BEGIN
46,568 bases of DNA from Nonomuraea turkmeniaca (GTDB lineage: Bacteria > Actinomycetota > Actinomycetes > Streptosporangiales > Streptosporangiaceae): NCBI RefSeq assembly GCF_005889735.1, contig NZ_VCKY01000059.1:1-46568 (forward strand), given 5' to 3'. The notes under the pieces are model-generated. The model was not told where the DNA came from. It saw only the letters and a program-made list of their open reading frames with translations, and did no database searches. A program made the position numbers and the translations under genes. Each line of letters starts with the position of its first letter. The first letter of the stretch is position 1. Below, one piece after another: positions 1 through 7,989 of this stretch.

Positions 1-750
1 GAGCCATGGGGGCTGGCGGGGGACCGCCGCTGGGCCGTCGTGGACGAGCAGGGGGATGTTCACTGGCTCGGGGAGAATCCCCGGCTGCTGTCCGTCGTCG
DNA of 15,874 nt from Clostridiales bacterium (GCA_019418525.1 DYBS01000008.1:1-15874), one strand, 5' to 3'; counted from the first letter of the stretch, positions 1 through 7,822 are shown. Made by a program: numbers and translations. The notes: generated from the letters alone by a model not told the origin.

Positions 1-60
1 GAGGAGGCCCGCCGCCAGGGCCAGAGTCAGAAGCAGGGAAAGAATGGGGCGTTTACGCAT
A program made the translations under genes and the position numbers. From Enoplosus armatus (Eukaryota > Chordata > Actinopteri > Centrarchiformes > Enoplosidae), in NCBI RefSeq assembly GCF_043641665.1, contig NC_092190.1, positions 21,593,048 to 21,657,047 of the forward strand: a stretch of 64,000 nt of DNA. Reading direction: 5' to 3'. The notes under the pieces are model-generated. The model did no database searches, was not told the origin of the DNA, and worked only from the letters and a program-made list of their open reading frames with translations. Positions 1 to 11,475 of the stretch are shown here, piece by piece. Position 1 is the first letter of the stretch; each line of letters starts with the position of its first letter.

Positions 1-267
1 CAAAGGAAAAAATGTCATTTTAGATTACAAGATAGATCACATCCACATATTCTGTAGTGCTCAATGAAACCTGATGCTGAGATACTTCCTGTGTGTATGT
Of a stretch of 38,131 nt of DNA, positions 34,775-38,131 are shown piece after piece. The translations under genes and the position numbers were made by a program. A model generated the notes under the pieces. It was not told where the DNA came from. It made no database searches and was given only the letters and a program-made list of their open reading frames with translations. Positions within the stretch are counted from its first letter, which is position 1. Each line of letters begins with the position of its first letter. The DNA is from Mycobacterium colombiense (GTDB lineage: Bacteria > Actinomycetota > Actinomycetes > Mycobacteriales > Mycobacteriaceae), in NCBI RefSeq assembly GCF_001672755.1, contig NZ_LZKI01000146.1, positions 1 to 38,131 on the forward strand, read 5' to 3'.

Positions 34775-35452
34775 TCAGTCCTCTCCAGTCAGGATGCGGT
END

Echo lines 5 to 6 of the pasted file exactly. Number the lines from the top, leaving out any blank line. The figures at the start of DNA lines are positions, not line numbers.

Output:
Positions 1-60
1 GAGGAGGCCCGCCGCCAGGGCCAGAGTCAGAAGCAGGGAAAGAATGGGGCGTTTACGCAT